While working on the graduate thesis at Tulane, Raeburn quickly became involved in the school’s extensive jazz archive. Henry Kmen, author of Music in New Orleans: The Formative Years, introduced Raeburn to the organization.
“Hank was a clarinetist who had worked with the big bands. He’s also the guy that brought in black studies and urban history at Tulane. He was aware of who my dad was so he provided some of the connections that brought me into the jazz archive when Dick Allen was running it.
“The first curator was Bill Russell. He had his own way of doing the oral history interviews. Dick Allen was the one who came up with the idea of a research facility. He went to William Hogan, the chairman of the history department, with the idea for a master’s thesis and Hogan said ‘We can do more than this, let’s get some forward money and build a research center.’ Dick became the understudy to Bill Russell and they collaborated on the interviews. He took over in 1962. By the mid-’70s when I met him he was under fire. He’d dedicated himself to building the archive instead of getting his graduate credentials together. Dick was demoted to a halftime oral historian position. I became the go-between for the new curator and Dick.
“I started as a low-paid student worker in 1980 and over the course of the ’80s I worked my way up the ladder and learned every phase of the operation. The curator who replaced Dick was in a car accident which triggered a latent condition of MS. By 1988 it became apparent that he was not going to be able to continue. I was appointed interim director and fortunately because I really knew the operation I was in a good position to apply for that job and I was lucky enough to get it. It was a dream job for me which I never thought would open up in my lifetime.”
Since 1989, Raeburn has marshaled the resources of the Jazz Archive with a senior educator’s insight into the value of this information to history. He brought the archives into the digital age, beginning with its first digital exhibit, “Riverboats and Jazz.”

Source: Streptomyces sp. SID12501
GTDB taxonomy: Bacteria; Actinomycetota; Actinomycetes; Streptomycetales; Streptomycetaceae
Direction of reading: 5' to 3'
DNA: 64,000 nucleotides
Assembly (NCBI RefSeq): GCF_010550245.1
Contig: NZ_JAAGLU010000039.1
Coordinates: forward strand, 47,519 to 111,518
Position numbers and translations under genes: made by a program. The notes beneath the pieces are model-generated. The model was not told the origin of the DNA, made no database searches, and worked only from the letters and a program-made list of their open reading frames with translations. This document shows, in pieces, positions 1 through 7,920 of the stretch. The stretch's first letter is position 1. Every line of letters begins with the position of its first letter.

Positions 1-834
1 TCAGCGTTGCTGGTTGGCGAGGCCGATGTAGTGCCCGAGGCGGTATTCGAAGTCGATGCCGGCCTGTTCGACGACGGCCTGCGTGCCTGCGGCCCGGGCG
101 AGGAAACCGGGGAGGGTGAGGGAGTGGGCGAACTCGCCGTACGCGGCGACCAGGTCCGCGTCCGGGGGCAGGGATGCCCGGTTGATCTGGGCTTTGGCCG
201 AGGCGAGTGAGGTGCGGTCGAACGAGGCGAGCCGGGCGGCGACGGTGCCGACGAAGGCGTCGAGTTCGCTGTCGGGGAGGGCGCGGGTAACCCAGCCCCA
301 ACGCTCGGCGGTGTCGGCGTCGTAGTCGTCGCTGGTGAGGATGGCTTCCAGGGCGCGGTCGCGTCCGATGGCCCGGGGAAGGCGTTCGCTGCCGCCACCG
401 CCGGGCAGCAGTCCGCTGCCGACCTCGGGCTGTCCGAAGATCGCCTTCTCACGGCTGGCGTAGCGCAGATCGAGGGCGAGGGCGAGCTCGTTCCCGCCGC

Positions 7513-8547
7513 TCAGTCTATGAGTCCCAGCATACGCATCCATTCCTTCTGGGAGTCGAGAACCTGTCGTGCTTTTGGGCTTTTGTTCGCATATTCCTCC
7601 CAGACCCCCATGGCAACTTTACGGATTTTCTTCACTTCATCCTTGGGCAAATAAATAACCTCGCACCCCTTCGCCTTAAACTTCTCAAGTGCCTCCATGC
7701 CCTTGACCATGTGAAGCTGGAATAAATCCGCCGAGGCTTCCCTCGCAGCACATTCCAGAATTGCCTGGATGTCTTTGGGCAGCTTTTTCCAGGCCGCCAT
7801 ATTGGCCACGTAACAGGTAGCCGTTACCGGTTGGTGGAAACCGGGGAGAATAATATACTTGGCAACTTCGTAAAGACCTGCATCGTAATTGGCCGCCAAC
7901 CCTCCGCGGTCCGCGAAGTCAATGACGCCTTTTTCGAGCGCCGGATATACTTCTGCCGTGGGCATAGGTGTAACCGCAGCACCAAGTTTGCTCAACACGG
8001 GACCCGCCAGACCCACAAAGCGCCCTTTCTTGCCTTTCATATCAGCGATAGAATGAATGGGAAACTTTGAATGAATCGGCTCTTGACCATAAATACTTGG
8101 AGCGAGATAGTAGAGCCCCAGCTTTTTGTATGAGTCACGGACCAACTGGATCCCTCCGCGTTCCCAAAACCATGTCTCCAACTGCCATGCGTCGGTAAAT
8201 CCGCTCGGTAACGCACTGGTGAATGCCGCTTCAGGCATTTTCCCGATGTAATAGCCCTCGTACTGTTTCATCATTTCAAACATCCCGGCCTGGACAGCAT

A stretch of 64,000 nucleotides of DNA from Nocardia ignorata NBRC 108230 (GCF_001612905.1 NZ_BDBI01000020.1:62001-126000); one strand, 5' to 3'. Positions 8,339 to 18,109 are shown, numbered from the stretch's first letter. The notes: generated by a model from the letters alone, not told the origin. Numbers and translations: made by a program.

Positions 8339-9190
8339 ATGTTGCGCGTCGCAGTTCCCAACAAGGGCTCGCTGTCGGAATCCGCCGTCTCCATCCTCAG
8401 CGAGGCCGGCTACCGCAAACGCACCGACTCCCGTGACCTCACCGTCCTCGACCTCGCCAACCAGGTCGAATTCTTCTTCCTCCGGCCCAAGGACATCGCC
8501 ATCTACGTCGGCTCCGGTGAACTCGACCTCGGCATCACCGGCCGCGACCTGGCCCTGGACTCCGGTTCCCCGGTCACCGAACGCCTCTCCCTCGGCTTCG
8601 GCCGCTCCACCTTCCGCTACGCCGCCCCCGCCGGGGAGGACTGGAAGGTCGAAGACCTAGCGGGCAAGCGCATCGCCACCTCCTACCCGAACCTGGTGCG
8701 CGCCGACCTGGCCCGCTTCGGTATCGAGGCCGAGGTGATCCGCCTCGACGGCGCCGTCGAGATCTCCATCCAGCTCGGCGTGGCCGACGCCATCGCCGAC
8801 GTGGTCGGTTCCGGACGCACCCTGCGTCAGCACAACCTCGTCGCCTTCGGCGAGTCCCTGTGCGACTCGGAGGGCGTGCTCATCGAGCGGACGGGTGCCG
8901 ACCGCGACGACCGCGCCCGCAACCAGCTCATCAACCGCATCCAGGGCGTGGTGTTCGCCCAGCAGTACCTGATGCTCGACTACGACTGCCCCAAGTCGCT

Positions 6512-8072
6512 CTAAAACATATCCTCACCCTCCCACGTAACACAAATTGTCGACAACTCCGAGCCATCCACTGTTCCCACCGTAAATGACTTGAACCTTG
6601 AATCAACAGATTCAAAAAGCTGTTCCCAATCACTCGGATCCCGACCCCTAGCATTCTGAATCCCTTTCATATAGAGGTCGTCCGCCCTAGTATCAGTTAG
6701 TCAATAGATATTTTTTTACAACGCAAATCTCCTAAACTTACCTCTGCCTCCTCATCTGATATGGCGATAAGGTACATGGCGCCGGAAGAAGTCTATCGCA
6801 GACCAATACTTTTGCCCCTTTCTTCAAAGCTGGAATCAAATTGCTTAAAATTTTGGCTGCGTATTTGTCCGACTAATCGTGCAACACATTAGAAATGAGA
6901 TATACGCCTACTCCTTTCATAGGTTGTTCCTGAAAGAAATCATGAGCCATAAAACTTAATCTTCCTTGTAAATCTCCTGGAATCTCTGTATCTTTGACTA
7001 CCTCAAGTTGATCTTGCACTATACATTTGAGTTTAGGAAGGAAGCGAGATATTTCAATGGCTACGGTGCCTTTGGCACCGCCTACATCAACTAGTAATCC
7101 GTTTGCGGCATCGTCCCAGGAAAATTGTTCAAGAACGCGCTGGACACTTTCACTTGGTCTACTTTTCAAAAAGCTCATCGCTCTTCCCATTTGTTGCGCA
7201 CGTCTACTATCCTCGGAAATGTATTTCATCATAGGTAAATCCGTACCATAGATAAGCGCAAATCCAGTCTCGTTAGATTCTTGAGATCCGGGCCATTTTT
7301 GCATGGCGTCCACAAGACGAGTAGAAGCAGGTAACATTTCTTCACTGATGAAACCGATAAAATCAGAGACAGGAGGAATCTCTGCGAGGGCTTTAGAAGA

“We’ve also added a lot of other things thanks to my staff here. I have a small but incredibly talented staff. Our associate curator for graphics is Alaina Hébert. If you like the look of our web page, that’s her creative activity. Lynn Abbott, who was the drummer with Bruce Daigrepont for 10 years, is the curator for recorded sound.
“We now have the Tulane Digital Library which is a lot more than jazz material. It’s a wonderful tool which is part of a consortium with UCLA now so it’s getting a lot of use. Post-Katrina we got some Grammy Foundation funding to complete the digital transfer of the oral history collection. The oral history stories remain the core of this collection. It’s unique material. The work I do as a historian I could not do without that content. It’s the voices of several hundred men and women who created jazz in New Orleans.
“Then the Music Rising foundation came up with a grant that became the platform for delivering the audio and in many cases full transcripts of the oral history collection from the Hogan Jazz Archive. So people all over the world are now accessing that material, including the great-grandchildren of the people who were interviewed who go to school in New Orleans but don’t necessarily have access to historical documentation. I had a bucket list of things to do before I retire and I have to say it’s pretty much all checked off now. That was probably the biggest one, getting that content on the web for free community outreach even more than scholarly engagement.”